Making Their Voices Heard: The Inspiring Friendship of Ella Fitzgerald and Marilyn Monroe by Vivian Kirkfield

Making Their Voices HeardMaking Their Voices Heard: The Inspiring Friendship of Ella Fitzgerald and Marilyn Monroe by Vivian Kirkfield; illustrated by Alleanna Harris. 2020. Published by Little Bee Books.

Brief summary: Ella Fitzgerald and Marilyn Monroe had a lot more in common than people may have thought at a first glance of the two friends sitting together. Both had hopes, dreams, and the wish of what could happen. Ella was making herself famous through her beautiful singing voice and style. Marilyn was starring in Hollywood movies that were making her famous from her good looks and smile. They both experienced prejudices that were preventing them from furthering their careers.

Marilyn wanted to be taken more seriously than the roles she was being cast based on her physical appearance. She was given a script that would require her to sing. She listened to Ella’s records and was able to find a way to sing from the great jazz musician’s influence. Marilyn’s new movie was a success, so she wanted to thank Ella in real life. Marilyn was able to talk with her idol in person. They became friends. Marilyn was able to help Ella with her career by attending the singer’s performances and bringing the press in to see the talented Ella FitzGerald.

Comments: Had no idea these two were friends! The Author’s Note continues and fills in the story of the two friends with their backgrounds. Both were judged by their appearances. Marylin was able to help Ella stand up to racial discrimination. Beautiful story. Love the photo in the back of them together. You can see in their faces how much they liked each other.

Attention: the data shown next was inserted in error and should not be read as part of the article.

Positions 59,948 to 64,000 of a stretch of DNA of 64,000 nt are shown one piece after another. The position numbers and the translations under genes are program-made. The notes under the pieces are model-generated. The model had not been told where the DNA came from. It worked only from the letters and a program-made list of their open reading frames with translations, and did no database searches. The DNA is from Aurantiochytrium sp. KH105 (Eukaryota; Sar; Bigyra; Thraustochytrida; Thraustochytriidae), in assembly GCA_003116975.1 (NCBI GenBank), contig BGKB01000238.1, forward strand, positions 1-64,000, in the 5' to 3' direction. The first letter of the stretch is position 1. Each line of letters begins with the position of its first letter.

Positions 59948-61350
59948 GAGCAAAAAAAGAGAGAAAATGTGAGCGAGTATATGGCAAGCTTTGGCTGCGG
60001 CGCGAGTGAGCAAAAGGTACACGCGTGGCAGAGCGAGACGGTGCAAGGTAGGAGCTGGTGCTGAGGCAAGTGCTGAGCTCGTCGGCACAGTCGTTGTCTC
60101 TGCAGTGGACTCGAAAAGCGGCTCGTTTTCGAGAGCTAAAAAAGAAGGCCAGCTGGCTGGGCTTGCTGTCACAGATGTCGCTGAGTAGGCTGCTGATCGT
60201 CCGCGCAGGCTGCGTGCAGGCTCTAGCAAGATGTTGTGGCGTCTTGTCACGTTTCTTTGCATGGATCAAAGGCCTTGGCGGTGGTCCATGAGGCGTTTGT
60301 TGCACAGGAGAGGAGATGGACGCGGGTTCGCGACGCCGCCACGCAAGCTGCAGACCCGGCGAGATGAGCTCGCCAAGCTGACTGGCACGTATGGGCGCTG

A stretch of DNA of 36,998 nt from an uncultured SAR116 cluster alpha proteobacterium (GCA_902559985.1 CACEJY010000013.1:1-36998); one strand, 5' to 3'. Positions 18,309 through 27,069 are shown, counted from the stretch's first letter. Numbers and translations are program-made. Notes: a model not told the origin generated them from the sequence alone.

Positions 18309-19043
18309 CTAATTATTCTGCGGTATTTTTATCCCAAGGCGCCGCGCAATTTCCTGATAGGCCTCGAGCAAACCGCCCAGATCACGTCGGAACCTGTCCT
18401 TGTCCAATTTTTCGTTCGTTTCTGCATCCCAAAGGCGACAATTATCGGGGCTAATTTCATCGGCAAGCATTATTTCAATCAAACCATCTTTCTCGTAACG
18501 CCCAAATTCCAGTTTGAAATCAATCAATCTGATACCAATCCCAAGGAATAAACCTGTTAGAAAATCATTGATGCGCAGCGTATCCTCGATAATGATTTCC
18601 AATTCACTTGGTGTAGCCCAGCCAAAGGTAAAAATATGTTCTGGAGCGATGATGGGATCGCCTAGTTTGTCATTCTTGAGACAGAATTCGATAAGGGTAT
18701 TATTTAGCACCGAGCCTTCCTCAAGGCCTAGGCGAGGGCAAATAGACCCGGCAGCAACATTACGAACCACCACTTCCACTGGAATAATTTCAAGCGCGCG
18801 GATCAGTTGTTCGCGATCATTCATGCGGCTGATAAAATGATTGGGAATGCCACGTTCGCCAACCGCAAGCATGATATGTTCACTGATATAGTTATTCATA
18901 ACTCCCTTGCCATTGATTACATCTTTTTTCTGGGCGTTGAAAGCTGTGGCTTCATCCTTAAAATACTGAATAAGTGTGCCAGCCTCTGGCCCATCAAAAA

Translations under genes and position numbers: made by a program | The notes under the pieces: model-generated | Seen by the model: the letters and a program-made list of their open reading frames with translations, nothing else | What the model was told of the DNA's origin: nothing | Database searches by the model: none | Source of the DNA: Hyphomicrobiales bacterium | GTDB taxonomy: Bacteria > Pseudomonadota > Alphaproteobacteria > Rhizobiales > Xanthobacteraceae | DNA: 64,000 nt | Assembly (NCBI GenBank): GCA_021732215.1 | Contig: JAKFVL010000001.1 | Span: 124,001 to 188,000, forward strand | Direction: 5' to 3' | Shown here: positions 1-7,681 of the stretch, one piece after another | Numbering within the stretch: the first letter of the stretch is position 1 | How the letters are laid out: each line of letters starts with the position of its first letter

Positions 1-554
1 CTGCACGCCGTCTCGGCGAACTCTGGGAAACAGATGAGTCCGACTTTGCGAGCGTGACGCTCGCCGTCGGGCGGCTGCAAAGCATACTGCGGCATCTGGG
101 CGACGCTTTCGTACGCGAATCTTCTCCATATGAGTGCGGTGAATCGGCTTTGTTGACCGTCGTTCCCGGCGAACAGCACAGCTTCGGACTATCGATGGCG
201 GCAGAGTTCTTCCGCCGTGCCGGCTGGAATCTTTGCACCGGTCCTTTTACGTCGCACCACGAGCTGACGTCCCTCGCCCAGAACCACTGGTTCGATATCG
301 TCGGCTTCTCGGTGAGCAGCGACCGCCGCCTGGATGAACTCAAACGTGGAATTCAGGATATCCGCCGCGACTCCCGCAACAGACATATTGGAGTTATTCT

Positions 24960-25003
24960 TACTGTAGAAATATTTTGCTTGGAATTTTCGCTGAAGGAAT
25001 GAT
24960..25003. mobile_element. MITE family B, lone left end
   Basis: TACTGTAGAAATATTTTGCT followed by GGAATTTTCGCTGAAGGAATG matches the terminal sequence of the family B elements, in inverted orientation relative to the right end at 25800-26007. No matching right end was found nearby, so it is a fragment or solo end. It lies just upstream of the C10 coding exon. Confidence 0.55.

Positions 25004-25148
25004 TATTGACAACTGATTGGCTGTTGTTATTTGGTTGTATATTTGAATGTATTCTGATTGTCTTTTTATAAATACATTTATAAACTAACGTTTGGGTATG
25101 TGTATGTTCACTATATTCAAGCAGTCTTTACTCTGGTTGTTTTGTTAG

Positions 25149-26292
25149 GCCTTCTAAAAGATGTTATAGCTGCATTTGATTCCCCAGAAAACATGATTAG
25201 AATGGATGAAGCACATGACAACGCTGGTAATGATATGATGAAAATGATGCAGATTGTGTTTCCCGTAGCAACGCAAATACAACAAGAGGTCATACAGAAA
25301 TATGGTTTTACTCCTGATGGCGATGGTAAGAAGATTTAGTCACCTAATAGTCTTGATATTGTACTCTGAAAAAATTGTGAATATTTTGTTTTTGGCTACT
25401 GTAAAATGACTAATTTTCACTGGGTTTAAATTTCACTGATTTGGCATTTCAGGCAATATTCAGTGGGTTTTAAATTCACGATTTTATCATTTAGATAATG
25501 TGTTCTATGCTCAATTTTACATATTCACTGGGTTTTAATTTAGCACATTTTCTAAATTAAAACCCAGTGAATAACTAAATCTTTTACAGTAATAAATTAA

The back pages also have Primary Sources and Secondary Sources.


The Three Billy Goats Buenos by Susan Middleton Elya

The Three Billy Goats BuenosThe Three Billy Goats Buenos by Susan Middleton Elya; illustrated by Miguel Ordonez. 2020. Published by Penguin Books.

Brief summary: This is a retelling of the classic fairy tale, Three Billy Goats Gruff, and is infused with rhyming Spanish words. Young readers will be delighted by the alternative ending for the troll when they learn why the troll is so grumpy.

Comments: Glossary with punctuation is located at the front of the story. A funny read aloud.